Science Story August 2021
Eat or be eaten
Scoop a fishing net into one of the ponds at RMBLS’s Mexican Cut Nature Preserve, and you can easily come up with more than one tiger salamander. But there’s no guarantee that any two individuals will look the same. From the beginning of their lives, tiger salamanders — the only salamander native to Colorado — can choose different life journeys. In the first months of life, a hatchling can transition from a typical morphology into a wide-mouthed cannibal morphology and eat other hatchlings. Then, as it matures, it can either metamorphose into a terrestrial adult, or, in ponds that don’t dry up, stay in the water and mature as a gilled aquatic adult, or paedomorph. What’s more, this paedomorph will feed on hatchlings if given the chance.
It’s this variation in lifestyles — aquatic, terrestrial, cannibalistic, or not — that has kept biologists entranced with these salamanders for decades. Dr. Howard Whiteman of Murray State University in Kentucky has studied RMBL’s tiger salamanders for 31 years. In the summer of 2018, he collaborated with Scott Thomas, then a PhD student at The University of Akron in Ohio, on some experiments to study how the cannibalism of adults on hatchlings varied with things like body size and food availability. Scott returned the following summer, completed his PhD, and then received a postdoctoral fellowship from the National Science Foundation. He’s thoroughly smitten with salamanders.
Scott studies the population dynamics and ecology of the tiger salamanders in the area surrounding RMBL. He also studies similar questions in the related spotted salamander in Ohio. In his PhD experiments, he noticed that salamanders at a lower elevation site did not cannibalize as much as those at Mexican Cut, and this observation sparked the questions he is asking with his postdoctoral work. Specifically, he’s interested in how variations in the amount of energy available to fuel growth, survival, and reproduction — such as those that occur with changes in elevation or climate — affect cannibalism.
Studying salamanders in a variety of places allows Scott to observe how they respond to very different environments. The Ohio population of spotted salamanders, for example, has no paedomorphs or cannibals. The population at Mexican Cut, on the other hand, fluctuates dramatically as a result of cannibalism. Sometimes one large cohort completely devours the next generation of hatchlings. Scott wants to know how the population dynamics might differ at other locations, or equally relevant, what scientists could expect to happen if the environment changes at Mexican Cut, itself.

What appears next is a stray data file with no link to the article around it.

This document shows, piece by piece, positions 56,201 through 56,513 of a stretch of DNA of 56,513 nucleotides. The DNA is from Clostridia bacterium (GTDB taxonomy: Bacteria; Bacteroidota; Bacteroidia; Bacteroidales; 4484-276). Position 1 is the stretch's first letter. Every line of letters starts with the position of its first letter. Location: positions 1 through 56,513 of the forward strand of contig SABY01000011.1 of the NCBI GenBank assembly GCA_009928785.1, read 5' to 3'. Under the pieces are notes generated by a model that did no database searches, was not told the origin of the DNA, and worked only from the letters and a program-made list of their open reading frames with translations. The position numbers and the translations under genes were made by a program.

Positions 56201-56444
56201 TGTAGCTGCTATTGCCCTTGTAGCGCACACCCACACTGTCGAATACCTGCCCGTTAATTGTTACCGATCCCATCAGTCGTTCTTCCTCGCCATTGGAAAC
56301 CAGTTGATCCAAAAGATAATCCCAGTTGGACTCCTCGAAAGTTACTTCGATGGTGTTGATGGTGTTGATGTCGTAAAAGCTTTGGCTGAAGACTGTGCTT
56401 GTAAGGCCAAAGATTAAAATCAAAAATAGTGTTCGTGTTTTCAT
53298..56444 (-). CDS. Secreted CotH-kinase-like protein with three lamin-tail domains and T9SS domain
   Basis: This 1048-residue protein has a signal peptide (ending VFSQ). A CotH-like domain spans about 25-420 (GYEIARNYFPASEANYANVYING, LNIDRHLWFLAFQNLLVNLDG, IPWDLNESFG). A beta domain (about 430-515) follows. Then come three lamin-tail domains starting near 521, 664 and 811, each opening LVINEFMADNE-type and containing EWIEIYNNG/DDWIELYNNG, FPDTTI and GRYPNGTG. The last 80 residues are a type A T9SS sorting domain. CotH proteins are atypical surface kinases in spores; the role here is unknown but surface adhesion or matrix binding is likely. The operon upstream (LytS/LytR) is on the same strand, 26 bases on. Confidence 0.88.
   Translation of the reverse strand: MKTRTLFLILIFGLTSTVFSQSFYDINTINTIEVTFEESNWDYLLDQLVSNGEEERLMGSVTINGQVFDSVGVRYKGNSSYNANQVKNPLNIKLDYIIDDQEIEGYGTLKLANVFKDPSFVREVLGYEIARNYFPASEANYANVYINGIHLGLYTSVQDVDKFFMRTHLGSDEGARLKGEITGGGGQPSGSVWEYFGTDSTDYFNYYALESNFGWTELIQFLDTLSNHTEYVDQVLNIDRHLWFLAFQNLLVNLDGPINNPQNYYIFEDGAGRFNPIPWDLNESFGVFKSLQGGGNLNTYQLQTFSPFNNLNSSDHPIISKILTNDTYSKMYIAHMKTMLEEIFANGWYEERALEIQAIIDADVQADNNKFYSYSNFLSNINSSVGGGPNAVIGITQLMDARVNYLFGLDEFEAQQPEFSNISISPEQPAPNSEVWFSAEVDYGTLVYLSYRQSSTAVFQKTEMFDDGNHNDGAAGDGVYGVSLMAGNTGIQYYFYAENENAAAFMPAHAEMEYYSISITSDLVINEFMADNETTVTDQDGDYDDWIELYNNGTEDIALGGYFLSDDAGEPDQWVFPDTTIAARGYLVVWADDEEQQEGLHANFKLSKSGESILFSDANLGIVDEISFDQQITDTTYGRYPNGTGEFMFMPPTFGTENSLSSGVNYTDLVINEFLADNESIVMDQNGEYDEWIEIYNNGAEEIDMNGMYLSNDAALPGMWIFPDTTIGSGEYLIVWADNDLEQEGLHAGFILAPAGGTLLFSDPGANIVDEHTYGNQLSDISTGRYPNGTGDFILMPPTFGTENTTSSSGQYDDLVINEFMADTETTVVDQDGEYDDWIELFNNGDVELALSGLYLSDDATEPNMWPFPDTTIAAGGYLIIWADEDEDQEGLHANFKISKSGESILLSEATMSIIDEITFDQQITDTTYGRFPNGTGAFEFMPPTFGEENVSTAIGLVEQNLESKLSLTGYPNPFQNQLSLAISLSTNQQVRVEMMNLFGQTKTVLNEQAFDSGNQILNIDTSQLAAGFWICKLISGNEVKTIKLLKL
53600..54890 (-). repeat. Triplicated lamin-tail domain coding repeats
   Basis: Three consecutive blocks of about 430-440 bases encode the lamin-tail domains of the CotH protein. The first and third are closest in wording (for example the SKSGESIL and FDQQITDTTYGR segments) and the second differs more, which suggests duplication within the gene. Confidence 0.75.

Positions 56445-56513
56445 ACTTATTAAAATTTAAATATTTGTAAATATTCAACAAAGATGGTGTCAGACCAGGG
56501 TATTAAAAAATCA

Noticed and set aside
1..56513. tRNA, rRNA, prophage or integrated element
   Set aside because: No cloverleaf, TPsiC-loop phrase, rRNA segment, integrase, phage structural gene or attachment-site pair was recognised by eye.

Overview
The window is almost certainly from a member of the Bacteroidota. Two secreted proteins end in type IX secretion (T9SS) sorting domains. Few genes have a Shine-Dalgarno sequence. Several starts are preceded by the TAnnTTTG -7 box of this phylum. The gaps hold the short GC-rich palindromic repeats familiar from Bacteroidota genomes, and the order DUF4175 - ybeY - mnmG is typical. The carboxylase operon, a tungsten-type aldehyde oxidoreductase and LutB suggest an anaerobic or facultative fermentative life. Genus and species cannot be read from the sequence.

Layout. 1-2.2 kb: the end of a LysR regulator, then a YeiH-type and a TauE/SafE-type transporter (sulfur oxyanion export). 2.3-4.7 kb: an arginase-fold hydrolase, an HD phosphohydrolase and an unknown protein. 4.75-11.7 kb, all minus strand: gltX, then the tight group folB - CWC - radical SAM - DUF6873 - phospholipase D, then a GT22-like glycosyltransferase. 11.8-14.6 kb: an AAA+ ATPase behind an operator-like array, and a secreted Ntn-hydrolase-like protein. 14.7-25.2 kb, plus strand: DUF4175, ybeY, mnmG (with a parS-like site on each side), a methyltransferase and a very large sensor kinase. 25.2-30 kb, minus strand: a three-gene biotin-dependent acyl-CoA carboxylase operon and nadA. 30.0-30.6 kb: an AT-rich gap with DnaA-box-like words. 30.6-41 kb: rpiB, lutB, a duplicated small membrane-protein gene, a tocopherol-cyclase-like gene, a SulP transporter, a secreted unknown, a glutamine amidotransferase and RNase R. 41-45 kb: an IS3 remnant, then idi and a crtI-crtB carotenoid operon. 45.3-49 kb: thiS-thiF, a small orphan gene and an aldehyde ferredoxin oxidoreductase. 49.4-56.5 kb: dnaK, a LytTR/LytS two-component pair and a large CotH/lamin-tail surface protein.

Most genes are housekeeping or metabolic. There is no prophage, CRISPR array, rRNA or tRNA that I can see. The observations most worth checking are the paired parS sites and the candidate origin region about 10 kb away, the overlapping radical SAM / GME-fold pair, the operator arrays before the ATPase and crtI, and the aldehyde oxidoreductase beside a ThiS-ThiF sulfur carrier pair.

The site offers scientists a unique, natural lab for salamander research. At an elevation of 11,194 feet, it’s one of the highest elevation environments where the species is found. The growing season is short, the winters are harsh, and food is scarce. Compared to lower elevations, Mexican Cut salamanders are often skinnier with ragged tail fins and stubby gills. You might even wonder how they survive at all in this environment. But it helps that there are no fish, which could easily wipe out the species. Thus, the tiger salamander is the top predator. Individuals can live 30 years or more, grow upwards of a quarter meter in length, and in its terrestrial form can feed on baby mice. Despite the challenges that salamanders face at Mexican Cut, the population seems to be thriving.
Another factor that makes Mexican Cut especially attractive for salamander research is the variety of scientific disciplines at work on the ponds. “People are looking at all sorts of things about these ponds, and they can give you insights that you wouldn’t have on your own,” he says.
Having long-term data from a single site helps scientists understand how much of the fluctuations and cannibalism in the salamanders is due to Mexican Cut’s unique mountainous location. In fact, with the existing amount of data and groundwork, Scott says that you can ask questions here that you wouldn’t be able to ask anywhere else. You can also apply what we’ve learned about salamanders to other systems and increase our understanding of the impacts of global change.
Aquatic or terrestrial, typical or cannibalistic, salamanders have so many ways to deal with variations in their environment that it’s no wonder Scott finds them so engaging.
Fascinating creatures living in an extraordinary place. This alone provides enough scientific intrigue to keep Scott emersed in salamander research for a good long time. Possibly decades, if he’s anything like the scientists who have come before.
Scott Thomas is a postdoctoral fellow at Murray State University. He received his Bachelor of Science degree from the University of Mount Union and both his Master of Science degree and PhD from the University of Akron. He has been coming to RMBL since 2018 to study tiger salamanders with Howard Whiteman, focusing on relationships between cannibalism, environmental variation, and demography.